The intrigues over who clinches the ticket of the All Progressives Congress (APC) for the September governorship election in Edo State deepened yesterday with pressure on the ruling party to disqualify the Governor, Mr. Godwin Obaseki, from the race.
The pressure came against the backdrop of the unexplained inconsistencies in his certificates, which were among those the party displayed yesterday at its national secretariat in Abuja.
THISDAY learnt those pushing for Obaseki’s debarment told the APC leadership that given the unexplained inconsistencies in his certificates, the party would be faced with a likely repeat of its experience in Bayelsa State where it won the last November governorship election but its candidate, David Lyon, was stopped on the eve of his inauguration following a judgment of the Supreme Court that voided his election.
A five-man panel of the court, led by Justice Mary Peter-Odili, had overruled the declaration of Lyon along with his running mate, Biobarakuma Degi-Eremienyo, as winner of the governorship election.
It had upheld the November 12, 2019 judgement by Justice Inyang Ekwo of the Federal High Court in Abuja which had disqualified Degi-Eremienyo in the election for submitting forged certificates with multiple names to the Independent National Electoral Commission (INEC).
The Supreme Court had ordered INEC to issue fresh certificates to the candidates of the party with the next highest votes and with the required constitutional spread of votes in the results of the election, which are the candidates of the Peoples Democratic Party (PDP).
Among the inconsistencies cited in Obaseki’s certificates are that his O/Level results showed that he has three credits but despite that he spent only three years to allegedly bagged a Bachelor of Arts degree in Classical Studies from the University of Ibadan, Ibadan, in 1976, without an A/Level result.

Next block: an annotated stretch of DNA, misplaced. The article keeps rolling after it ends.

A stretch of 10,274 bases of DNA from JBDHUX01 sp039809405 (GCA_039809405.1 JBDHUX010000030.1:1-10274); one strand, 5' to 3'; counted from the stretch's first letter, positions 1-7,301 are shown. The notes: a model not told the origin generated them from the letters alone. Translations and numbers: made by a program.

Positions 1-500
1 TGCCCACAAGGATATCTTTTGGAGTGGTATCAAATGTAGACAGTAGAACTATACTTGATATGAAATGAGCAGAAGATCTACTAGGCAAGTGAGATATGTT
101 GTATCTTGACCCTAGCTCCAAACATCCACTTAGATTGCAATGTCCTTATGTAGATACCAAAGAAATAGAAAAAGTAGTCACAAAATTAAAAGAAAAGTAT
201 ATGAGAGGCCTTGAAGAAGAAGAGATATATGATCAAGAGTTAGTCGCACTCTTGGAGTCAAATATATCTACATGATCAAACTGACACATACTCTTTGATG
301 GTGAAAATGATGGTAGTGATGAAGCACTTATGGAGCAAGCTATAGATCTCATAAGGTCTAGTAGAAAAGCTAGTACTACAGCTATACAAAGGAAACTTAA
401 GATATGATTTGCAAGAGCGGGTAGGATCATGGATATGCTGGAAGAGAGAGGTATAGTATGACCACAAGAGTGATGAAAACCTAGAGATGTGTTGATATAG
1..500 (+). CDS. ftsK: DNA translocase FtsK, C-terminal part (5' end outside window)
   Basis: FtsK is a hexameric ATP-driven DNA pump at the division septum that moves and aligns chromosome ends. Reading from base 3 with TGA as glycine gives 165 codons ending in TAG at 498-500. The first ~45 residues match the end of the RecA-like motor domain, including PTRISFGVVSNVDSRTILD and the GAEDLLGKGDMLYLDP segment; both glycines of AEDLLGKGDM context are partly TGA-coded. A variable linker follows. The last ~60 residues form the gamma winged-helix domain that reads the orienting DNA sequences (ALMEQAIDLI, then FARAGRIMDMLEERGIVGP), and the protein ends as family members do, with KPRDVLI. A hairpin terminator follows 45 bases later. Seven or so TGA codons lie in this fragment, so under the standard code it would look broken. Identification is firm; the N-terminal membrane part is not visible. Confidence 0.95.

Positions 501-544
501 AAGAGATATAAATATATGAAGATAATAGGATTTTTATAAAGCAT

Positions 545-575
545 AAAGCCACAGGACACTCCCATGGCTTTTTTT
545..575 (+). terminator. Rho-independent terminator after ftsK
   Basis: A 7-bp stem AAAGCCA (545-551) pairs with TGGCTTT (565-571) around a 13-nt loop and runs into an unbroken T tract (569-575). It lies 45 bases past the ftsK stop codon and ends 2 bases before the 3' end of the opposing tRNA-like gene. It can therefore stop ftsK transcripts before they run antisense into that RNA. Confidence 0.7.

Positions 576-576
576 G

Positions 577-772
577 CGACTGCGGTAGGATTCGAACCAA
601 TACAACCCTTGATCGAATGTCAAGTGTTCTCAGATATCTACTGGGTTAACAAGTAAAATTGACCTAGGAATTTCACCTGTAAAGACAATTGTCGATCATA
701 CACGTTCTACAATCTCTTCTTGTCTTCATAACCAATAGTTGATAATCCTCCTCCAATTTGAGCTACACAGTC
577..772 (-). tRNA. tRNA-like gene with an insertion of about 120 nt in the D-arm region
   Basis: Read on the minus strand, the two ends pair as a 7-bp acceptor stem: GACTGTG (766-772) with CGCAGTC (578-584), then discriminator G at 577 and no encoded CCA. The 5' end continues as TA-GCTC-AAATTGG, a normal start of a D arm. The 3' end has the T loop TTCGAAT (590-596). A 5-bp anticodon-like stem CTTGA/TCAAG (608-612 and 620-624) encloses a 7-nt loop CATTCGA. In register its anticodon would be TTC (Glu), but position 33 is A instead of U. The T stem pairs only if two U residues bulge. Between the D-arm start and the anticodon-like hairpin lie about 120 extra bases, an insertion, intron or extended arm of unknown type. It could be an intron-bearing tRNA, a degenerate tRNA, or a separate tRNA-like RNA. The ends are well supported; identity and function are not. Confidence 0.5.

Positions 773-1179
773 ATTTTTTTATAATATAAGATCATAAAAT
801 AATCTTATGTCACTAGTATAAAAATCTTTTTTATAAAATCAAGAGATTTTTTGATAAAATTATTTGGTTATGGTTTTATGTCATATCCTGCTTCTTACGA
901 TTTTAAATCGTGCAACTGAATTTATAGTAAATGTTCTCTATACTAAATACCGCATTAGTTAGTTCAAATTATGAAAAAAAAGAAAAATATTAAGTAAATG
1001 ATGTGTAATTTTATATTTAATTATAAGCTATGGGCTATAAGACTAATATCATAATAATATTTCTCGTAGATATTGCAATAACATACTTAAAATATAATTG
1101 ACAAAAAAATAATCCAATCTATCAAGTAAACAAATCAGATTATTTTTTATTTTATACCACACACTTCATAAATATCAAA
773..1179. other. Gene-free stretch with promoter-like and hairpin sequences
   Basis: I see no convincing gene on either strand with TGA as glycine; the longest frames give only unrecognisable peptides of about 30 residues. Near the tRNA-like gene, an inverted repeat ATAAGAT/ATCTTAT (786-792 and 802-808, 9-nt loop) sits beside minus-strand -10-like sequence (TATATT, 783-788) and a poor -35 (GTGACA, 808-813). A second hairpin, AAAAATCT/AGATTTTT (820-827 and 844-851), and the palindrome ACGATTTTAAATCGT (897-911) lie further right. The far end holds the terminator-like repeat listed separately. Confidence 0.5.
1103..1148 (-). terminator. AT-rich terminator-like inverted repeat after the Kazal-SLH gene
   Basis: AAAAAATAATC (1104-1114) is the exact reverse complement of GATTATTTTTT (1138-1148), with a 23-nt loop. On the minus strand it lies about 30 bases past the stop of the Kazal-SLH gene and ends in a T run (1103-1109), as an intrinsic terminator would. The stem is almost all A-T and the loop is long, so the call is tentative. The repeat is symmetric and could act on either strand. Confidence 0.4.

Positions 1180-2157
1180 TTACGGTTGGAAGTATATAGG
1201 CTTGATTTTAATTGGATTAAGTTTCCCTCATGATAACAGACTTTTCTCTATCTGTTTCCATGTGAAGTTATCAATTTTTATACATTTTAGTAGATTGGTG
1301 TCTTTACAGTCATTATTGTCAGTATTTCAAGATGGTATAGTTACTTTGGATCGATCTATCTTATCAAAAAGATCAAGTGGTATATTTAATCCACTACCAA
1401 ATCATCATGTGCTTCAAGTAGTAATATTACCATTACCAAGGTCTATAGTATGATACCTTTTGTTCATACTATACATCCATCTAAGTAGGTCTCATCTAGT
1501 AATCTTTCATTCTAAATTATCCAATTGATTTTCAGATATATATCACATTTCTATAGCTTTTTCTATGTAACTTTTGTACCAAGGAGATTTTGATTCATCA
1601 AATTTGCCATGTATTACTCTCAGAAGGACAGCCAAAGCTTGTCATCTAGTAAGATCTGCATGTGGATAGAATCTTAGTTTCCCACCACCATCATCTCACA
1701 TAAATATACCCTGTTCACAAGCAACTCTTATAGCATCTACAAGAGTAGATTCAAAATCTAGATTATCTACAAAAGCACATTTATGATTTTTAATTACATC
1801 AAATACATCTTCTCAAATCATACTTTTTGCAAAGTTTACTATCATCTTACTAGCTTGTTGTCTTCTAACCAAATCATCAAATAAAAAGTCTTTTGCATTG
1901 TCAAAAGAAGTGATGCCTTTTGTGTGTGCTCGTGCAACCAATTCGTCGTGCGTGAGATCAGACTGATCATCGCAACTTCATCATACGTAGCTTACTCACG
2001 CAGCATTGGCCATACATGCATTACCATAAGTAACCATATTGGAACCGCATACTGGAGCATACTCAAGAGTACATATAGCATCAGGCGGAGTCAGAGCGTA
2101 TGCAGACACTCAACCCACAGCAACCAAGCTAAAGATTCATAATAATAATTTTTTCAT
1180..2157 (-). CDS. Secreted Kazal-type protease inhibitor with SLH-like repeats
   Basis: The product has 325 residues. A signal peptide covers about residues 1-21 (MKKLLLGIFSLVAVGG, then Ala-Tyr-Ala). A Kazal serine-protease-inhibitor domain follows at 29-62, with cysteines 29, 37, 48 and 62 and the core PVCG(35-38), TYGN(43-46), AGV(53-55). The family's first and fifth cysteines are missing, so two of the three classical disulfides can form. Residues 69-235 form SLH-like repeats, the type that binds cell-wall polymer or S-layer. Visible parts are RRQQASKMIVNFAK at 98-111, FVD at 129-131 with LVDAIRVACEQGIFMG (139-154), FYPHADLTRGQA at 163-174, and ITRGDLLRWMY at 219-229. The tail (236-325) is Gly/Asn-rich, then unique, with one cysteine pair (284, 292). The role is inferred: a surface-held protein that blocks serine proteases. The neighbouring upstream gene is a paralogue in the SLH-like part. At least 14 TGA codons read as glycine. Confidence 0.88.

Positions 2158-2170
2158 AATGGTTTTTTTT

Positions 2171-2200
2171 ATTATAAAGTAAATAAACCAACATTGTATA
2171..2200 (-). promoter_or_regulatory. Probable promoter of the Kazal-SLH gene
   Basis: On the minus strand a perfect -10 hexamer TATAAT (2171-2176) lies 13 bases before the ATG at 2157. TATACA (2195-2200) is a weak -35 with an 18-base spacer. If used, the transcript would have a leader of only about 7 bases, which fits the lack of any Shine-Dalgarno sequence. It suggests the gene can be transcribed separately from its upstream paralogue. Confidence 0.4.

A/Levels are required for a three-year direct entry course in Nigerian universities. If you have O/Level credits in at least five subjects, then University of Ibadan and a indeed other universities required a mandatory four-year course. The question APC is dealing with include: could three O/Level credits/passes have given Obaseki admission into University of Ibadan as required by law? And if indeed, he got the admission, could he have graduated in three years instead of mandatory four years? Would APC not be facing another Bayelsa scenario when the NWC was blamed for fielding a candidate with a dubious certificate?
Besides, there’s a discrepancy in his degree certificate and that of another governorship aspirant, Mr. Chris Ogiemwonyi, who graduated the same year in University of Ibadan with a Postgraduate Diploma in Petroleum Engineering.
In a petition to the Chairman of the Screening Committee for Edo State Gubernatorial Election, some concerned members of APC in the state, Mr. Edobor Williams, Ugbesia Godwin and Amedu Anakhu, warned that the party would be risking another Bayelsa scenario if Obaseki is not disqualified.
In the petition, they said their action was borne out of their passion for APC’s success in the forthcoming governorship election in the state.